Bone remodeling is the process of bone growth associated with maintaining a fixed adult bone mass. In remodeling, only about 20% of the bone surface is active. Older bone tissue is destroyed and replaced by new bone tissue in a cyclical process. In the case of osteoporosis, the basic problem is that resorption gets ahead of formation, resulting in a new bone loss.
A human study has specifically examined the effects of essential fatty acids supplementation on osteoporosis. Forty elderly women with age-related osteoporosis were divided into four groups. They received one of four treatments daily for 16 weeks: 4 grams evening primrose oil; 4 grams fish oil; 4 grams of a fish and evening primrose oil mixture; or 4 grams olive oil placebo. The women took no other medications, supplements, or special foods.
In this study fish oil increased serum calcium, osteocalcin, and collagen. Evening primrose oil alone had no significant effects, but the positive results from the fish oil group were also seen in the fish oil plus evening primrose oil group. According to the research team, evening primrose oil may have potentiated the effects of fish oil.
Clinical depression in both women and men has been correlated with reduced bone density. Clinical depression is known to be associated with strongly reduced levels of omega-3 fatty acid, and clinically depressed people have been found to respond to fish oil supplementation.
A most recent study indicates that doses of 2 grams per day of fish oil, evening primrose, or black currant or borage oil are safe, and may enhance bone formation, especially when used on a long-term, preventive basis.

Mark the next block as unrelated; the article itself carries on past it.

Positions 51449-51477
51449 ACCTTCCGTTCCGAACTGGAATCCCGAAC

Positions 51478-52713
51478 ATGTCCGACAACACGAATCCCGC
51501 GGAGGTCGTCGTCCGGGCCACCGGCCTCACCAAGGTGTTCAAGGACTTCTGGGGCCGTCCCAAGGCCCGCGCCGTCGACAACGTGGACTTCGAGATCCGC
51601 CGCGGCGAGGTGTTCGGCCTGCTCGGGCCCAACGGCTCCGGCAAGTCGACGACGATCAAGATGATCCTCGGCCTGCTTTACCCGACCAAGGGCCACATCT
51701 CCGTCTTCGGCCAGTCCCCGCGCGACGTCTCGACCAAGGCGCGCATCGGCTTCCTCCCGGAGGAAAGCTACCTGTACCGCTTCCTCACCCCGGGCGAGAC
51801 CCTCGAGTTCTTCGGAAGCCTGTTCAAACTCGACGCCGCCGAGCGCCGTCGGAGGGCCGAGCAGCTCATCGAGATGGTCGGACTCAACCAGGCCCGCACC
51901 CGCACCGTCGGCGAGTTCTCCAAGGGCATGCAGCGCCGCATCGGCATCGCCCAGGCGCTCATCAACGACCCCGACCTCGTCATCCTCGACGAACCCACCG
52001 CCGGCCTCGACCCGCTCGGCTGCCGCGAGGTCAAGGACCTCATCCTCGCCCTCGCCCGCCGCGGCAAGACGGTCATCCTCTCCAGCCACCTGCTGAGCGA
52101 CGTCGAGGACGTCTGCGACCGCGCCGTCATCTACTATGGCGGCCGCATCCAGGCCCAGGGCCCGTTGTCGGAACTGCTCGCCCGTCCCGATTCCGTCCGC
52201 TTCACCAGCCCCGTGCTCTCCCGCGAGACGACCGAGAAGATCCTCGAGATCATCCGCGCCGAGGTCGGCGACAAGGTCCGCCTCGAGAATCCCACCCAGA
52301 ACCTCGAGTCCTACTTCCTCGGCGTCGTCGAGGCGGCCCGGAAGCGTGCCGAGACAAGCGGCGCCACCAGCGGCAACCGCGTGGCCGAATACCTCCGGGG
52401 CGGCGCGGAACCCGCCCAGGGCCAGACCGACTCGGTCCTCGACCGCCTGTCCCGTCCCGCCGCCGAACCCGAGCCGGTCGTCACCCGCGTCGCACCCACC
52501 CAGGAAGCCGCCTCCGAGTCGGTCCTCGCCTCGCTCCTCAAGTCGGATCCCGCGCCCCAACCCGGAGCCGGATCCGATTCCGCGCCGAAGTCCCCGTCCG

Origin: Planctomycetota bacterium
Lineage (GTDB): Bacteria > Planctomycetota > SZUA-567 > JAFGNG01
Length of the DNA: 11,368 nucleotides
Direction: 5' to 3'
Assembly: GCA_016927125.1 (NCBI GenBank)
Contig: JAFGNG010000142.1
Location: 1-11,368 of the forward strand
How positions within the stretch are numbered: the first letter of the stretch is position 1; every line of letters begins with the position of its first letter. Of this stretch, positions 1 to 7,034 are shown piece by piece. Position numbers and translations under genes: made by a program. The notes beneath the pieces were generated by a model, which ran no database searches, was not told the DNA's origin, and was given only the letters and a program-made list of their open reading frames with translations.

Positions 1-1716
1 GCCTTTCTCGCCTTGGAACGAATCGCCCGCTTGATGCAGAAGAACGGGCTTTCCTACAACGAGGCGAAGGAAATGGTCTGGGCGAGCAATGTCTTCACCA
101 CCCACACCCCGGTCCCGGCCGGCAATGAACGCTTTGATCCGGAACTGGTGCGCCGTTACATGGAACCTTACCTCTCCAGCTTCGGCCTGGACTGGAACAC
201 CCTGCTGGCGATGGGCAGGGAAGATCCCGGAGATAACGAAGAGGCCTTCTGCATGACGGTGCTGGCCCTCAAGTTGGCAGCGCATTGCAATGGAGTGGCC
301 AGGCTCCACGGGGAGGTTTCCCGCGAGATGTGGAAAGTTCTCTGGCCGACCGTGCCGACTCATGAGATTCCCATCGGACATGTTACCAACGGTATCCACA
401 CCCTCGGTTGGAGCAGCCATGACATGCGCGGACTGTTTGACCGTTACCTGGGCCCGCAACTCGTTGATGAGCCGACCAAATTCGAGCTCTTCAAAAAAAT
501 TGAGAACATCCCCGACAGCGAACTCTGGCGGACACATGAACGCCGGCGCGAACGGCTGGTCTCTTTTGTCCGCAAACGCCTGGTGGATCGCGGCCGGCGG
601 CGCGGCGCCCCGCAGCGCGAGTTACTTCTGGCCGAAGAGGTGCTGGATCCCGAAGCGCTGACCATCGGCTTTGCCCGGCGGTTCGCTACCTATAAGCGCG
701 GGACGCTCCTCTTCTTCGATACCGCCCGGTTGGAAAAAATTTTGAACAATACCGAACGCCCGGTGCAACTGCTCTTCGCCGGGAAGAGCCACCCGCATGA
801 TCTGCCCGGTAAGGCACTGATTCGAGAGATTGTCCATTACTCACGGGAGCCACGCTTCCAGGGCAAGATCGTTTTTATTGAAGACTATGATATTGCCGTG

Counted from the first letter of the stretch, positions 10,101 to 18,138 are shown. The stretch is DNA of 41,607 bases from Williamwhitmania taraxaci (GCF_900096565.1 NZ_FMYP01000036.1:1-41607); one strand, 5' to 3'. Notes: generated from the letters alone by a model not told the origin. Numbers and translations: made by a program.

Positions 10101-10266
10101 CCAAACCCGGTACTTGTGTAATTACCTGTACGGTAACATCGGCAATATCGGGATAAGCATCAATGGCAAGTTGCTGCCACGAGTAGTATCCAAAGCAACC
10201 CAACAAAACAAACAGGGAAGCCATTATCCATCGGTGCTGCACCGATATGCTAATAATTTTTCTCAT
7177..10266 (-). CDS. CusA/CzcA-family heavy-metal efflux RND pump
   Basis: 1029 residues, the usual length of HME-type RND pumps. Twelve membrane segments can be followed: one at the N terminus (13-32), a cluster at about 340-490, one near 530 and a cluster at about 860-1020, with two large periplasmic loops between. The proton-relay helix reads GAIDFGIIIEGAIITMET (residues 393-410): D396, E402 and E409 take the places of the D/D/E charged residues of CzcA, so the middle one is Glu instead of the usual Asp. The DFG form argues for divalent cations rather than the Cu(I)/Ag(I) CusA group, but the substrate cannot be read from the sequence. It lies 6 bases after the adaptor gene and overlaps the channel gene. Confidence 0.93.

References: Broadhurst, C.L., Sinther, M. "Evening primrose oil: pharmacological and clinical applications." Mazza, J.G., Ooma, G.D., editors. Functional foods: herbs, botanicals and teas, 2000, 213-64.
Ginger Root For Motion Sickness In Children
Motion sickness severity varies with the type of stimulus and on the threshold of the sufferer. Motion sickness symptoms appear when there is a mismatch between information from the vestibular apparatus (part of the inner ear) and other information about the body's position. This mismatch causes signals to be sent from the vestibular apparatus to the nausea and vomiting centers in the brain.
Motion sickness is typically treated with drugs that act cen-trally and inhibit cholinergic receptors to reduce the feedback loop between the vestibular apparatus and the nausea and vomiting centers in the brain. However, these drugs have side effects that limit their use, especially in children.
Studies have shown that ginger (Zingiber officinale) is safer than centrally-acting drugs, especially since it does not cause drowsiness.
Boys and girls aged 4 to 8 years who were prone to motion sickness were divided into two groups. One group received standardized preparation of ginger root 30 minutes before the start of the two-day trip, and every 4 hours thereafter as necessary.
The other group received 12.5 to 25 mgs dimenhydrinate 30 minutes before the start of the two-day trip, and every 4 hours thereafter as necessary. The severity of motion sickness was determined by a pediatrician, and included subjective and objective symptoms.